The 11th U.S. Circuit Court of Appeals backed air-ambulance firm Air Methods Corp. in a dispute stemming from a traffic accident that resulted in the death of accident victim Lemar Bailey about whether the amount paid for helicopter services should be limited by Florida’s no-fault auto insurance law. The federal appeals court ruled that the air-ambulance firm is considered an air carrier under federal law and should be able to bill the child’s father, Lenworth Bailey, for costs that exceeded the limits in the state’s no-fault system.
Following the March 2013 accident, Air Methods Corp. billed $27,975 for its services. Bailey’s auto insurer, State Farm Mutual Automobile Insurance Co., paid $6,911 under the fee schedule. His health insurer, Aetna Life Insurance Co. paid another $3,681. However, Bailey did not pay the remaining balance of nearly $17,400. He filed a potential class-action lawsuit alleging that the air ambulance company was trying to improperly collect amounts in excess of the fee schedule. However, the judge ruled in favor of the Air Method, which led Bailey to the appeals court that also rejected such arguments.
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Andrew Rubinstein of Miami and the self-confessed ringleader, Felix Filenger of Sunny Isles pleaded guilty to a racketeering conspiracy charge last year. Rubinstein and Filenger were paying kickbacks to tow truck drivers and body shop workers who illegally steered accident victims to chiropractic clinics they owned at a rate of $1,500 to $2,000 per “patient.” Clinic workers would then have patients attend multiple visits, document exaggerated pain levels, and bill insurance providers for treatment in the amount of $10,000, the maximum allowed under Florida law.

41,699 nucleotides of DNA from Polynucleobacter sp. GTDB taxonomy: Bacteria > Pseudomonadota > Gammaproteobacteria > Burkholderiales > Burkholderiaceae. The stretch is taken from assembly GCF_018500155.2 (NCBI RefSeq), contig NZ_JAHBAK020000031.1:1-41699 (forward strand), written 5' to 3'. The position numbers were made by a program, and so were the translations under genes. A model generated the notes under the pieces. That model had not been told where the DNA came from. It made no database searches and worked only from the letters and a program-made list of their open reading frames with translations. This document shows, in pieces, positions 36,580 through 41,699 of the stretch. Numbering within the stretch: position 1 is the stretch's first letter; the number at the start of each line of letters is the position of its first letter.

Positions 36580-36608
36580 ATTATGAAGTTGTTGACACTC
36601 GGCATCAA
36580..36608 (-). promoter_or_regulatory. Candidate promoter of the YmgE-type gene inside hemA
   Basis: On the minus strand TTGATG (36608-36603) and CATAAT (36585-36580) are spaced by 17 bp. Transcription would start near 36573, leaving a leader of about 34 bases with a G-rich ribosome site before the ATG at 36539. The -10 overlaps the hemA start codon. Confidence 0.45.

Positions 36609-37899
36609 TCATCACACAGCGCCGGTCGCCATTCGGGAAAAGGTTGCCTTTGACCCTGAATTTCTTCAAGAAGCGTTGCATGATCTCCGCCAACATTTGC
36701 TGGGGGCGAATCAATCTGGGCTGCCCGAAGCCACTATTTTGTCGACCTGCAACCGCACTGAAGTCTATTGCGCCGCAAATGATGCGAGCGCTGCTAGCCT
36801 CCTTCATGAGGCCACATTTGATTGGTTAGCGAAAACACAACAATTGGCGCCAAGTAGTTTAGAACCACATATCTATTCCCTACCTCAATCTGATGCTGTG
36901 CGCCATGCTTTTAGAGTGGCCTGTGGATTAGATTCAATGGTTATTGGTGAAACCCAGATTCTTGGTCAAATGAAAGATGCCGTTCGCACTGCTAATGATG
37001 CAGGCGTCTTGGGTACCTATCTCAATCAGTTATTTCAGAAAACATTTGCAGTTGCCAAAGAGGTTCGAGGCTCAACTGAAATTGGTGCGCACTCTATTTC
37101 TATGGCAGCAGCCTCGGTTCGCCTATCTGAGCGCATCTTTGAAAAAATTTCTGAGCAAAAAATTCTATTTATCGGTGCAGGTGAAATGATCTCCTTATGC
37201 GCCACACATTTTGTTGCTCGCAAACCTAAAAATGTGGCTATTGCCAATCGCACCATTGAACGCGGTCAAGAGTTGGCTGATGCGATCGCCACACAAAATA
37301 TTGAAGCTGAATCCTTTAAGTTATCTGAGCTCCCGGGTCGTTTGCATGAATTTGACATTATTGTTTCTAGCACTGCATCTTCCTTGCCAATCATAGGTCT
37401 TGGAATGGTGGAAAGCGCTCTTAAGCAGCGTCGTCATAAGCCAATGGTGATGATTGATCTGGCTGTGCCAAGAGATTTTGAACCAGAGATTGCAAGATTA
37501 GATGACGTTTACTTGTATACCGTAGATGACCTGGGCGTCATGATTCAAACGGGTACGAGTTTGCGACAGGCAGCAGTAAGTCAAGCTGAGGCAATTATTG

According to Prosecutors, the clinics were located throughout south and central Florida, including Sunrise, Hollywood, Hallandale Beach, Pompano Beach, Delray Beach, West Palm Beach, Miami, Orlando and Kissimmee.
Under the terms of his plea agreement, both sides had agreed to recommend the six-year sentence for Rubinstein. Filenger’s sentencing has been postponed. Several other people who also admitted their roles in the fraud are scheduled for sentencing later this year.
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According to the Ocala StarBanner, Kevin M. Day, 46, used forged documents to open an Allstate branch in Dunnellon. Day pleaded guilty to the fraudulent use of personal identification information of a former client.
Day used the personal information and forged documents signed in the name of a client of his former employer, saying the client would give Day $100,000 to start his own business. At least $100,000 in liquid assets is required by Allstate to open a business.
Day’s former boss investigated the situation and contacted Dunnellon police after Day first tried to buy her business, then opened his own Allstate branch. Day was sentenced to 24 months of probation, his insurance license is suspended indefinitely and he must complete 200 hours of community service.